Why I Breathe the way I do, Thank You India
Can you remember your first Yoga Practice, I can like it was yesterday. Although my first yoga class was experienced in local community centres in Ontario Canada; they don’t count, not to discredit them, it just wasn’t the Yoga I was looking for. I found it years later and half way around the world.
Rewind over a decade, and find yourself in Varanasi India, I was travelling there for some time after college. To explain India would be a book in itself, but with this short story and others to come, you will gain insight and understanding of they way we breathe in North America that may be differently than others in the world.
Travelling throughout India was exhilarating and exciting, but it also poses you with some challenges, not knowing that a little perseverance will help you prevail in any situation could be detrimental in your enjoyment of the entire experience. The English did one very good thing for India, the wonderful snake of silver tracks that criss cross the country make travelling relatively easy and inexpensive. The trains in India are in no comparison to Via or Amtrak, the only thing they have in common is their schedule. But the Indian Railways with a train to every corner of the country, makes your travel experience complete while in India.
While travelling, I thought I would stop in Varanasi, a city of around 1.3 million back in 1999. It doesn’t sound like a lot of people, but when you factor in the population density, this city situated along the Ganges River is always buzzing. Typically Varanasi is a place you go in your elder years, let say in preparation to leave the physical world. Varanasi may be the the oldest continuously habited city in the world, considered holy in Buddhist, and Jain and the holiest place on Earth in Hinduism. Sounds like a great place to stop for a day or two for a weary traveler. Arriving was no problem, just stepped off the train (probably into a large pile of cow dung). Getting back on the train was a whole other issue. Apparently there were no trains leaving for 1 week, although this may or may not have been the case, I decided to make the best of my time.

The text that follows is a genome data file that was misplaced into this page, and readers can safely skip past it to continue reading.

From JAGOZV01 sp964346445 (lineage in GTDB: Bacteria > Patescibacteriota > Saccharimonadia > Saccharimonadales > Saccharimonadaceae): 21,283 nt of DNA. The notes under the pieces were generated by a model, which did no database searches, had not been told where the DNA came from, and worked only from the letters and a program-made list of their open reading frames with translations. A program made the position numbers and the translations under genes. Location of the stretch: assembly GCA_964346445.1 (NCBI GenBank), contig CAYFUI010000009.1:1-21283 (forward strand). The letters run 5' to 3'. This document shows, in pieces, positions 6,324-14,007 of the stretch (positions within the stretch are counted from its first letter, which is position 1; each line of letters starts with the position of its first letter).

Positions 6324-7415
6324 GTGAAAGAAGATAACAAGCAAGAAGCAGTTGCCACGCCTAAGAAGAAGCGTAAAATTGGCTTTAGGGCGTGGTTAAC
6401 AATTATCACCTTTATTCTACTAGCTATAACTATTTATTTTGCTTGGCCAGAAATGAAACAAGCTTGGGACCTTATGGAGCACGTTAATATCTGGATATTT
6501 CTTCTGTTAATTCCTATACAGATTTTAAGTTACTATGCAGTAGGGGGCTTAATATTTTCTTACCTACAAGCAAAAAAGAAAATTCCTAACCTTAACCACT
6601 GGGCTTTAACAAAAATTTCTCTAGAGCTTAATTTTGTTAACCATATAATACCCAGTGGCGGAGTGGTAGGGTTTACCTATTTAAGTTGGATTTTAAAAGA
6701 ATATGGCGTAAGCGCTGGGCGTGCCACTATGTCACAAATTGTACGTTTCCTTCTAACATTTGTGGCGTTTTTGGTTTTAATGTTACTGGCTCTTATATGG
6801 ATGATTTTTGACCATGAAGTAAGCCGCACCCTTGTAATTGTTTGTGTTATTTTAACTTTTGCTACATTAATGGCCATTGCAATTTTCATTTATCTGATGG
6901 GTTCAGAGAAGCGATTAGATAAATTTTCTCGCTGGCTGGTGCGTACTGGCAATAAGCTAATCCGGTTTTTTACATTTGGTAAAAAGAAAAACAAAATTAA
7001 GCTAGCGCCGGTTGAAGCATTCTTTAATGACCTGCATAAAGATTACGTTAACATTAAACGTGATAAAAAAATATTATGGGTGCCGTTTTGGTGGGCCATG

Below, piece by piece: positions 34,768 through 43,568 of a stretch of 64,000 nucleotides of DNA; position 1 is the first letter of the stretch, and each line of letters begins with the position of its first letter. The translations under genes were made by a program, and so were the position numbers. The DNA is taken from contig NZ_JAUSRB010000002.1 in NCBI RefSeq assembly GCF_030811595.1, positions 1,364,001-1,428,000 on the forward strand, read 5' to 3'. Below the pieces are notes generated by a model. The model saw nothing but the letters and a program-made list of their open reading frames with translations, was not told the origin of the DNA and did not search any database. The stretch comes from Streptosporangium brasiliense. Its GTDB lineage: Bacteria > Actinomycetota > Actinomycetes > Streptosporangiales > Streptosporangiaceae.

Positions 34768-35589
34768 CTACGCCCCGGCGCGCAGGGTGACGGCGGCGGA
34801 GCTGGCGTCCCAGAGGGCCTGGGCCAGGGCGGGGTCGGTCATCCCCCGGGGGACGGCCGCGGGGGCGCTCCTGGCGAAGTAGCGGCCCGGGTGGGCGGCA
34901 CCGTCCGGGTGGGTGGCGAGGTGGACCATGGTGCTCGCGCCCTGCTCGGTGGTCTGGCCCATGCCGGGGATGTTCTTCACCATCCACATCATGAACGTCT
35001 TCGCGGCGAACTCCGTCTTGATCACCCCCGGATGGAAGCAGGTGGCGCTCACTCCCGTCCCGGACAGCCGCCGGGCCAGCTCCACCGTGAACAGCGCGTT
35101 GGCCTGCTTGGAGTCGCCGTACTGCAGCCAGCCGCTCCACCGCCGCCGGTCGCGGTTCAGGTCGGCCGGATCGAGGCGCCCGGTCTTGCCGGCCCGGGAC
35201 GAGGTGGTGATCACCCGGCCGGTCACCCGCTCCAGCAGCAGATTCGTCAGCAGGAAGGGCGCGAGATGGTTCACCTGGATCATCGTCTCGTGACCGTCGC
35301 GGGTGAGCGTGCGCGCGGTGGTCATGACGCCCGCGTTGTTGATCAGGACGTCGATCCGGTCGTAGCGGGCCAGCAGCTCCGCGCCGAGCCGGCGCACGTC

- Regular gathering along the Ganges. Beautiful
After you have seen your share of temples, walked the gardens of the university, and watched the human ashes being placed into the Ganges only to swirl past you in their return to cycle of life and energy. The next best thing when you have time to spare, is Yoga. Finding a place to do yoga is quite easy, you just have to ask. So I was set, dressed appropriately and ready for the asanas. Little did I know that there would only be one position that would be expected from me. Pradmasana or Lotus for some, more like regular, knee high, cross legged for me. Yoga in India is done at the local temple, (there is one on every corner) so you don’t have to travel far. I entered and bowed offering my hands in prayer. I was asked to sit across from another gentleman that was about to begin my first real yoga lesson.